Cruise

Royal Caribbean’s biggest challenge “has been the same thing for 50 years”, says vice chairman

Huntley Mitchell

Huntley Mitchell

The vice chairman of Royal Caribbean Cruises says that despite facing many challenges, the cruise giant has been battling its biggest one for half a century.

Speaking to Travel Weekly last month at an intimate lunch on the sidelines of Cruise360 Australasia, Adam Goldstein said Royal Caribbean’s largest challenge “has been the same thing for 50 years”.

“It’s how do we get people who have never cruised before to understand what an incredible vacation this is,” he said.

“After 50 years of doing this work, and reasonably successfully, there are still way more people who haven’t tried it who have the wherewithal to do it, and if they did it they would love it, than there are people who have tried it. That’s our challenge.

Goldstein said that with 98 per cent of the world’s holidays taken on land, Goldstein said cruise lines have to come up with some sort of rationale for why travellers would try such a small component of the overall market.

The global chair of the Cruise Lines International Association added that even though there are a lot of ships in the market and on order, Royal Caribbean doesn’t have enough needed to capture the kind of demand that the company believes is out there to be had.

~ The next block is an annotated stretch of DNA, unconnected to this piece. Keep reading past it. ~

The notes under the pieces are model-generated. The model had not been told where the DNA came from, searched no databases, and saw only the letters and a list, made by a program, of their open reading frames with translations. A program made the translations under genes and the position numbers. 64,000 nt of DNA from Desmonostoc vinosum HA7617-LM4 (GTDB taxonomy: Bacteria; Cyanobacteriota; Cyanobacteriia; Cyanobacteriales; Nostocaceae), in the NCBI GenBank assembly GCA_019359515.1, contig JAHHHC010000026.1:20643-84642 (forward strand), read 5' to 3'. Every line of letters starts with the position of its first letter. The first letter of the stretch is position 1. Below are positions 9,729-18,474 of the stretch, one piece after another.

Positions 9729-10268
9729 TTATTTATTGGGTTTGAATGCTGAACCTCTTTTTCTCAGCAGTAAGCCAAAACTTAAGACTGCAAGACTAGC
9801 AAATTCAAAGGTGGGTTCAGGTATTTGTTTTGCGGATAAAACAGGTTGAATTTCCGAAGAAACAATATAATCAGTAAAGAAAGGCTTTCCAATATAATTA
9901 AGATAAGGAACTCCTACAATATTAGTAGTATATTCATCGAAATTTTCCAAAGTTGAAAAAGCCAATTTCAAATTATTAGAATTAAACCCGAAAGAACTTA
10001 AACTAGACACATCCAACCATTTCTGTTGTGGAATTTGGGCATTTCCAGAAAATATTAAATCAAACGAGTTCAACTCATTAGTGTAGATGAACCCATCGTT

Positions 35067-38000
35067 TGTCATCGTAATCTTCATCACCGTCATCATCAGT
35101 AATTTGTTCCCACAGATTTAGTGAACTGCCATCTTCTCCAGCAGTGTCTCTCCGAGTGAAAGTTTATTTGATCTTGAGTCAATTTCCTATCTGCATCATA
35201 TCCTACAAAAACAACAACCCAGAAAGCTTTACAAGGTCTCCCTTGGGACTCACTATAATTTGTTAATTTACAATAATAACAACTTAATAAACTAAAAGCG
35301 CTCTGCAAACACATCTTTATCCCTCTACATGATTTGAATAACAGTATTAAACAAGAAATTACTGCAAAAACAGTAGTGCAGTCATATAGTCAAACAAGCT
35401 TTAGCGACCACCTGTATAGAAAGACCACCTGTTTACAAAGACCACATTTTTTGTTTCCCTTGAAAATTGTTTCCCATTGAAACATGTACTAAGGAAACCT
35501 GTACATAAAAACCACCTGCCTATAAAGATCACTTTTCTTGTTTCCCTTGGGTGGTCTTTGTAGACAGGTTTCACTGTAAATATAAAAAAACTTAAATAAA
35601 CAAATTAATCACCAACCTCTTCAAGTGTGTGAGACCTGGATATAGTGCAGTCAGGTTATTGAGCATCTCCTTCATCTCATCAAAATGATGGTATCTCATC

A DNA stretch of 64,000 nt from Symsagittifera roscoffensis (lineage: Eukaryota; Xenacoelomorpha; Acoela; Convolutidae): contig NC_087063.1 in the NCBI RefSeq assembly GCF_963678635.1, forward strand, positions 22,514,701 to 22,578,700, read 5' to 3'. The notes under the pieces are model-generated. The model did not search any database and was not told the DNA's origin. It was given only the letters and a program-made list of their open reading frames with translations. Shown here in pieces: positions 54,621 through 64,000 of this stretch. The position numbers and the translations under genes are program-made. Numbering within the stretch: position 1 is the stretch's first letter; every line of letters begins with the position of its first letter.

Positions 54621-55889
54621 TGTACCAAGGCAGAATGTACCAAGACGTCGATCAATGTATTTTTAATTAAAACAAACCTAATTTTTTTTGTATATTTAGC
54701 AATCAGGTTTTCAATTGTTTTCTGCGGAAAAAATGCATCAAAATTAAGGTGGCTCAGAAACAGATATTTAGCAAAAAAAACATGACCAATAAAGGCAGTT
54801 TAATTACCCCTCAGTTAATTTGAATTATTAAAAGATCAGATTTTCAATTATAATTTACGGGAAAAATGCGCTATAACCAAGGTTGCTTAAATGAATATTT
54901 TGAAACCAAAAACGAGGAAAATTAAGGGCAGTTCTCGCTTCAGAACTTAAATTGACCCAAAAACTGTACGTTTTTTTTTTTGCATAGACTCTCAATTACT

“We’ve felt that way for 50 consecutive years, and we’re probably going to feel that way for a while more,” he said.

Bigger ships?

1200px-Oasis_of_the_Seas

When asked about whether the bigger ships can be expected from Royal Caribbean and other cruise lines, Goldstein said that not only has the trend been for the largest ships to get larger over time, the average-size ship in the mainstream market has also increased consistently.

“So, the ships have been getting larger – it’s just that the very largest ship [which happens to be Royal Caribbean’s Oasis of the Seas] hasn’t gotten larger,” he said.

“Not only has that been true, but if you look at, for example, the luxury category, where of course there are much smaller ships, they have gotten somewhat larger.

“When I came into the business, a luxury ship was somewhere between 100 and 400 guests. Now it seems to more like between 300 and 700 guests, because the ship owners and the ship yards have figured out ways to deliver today’s luxury experience in a slightly larger footprint because, just like with the bigger ships, you simply can offer more options in a somewhat larger footprint.”

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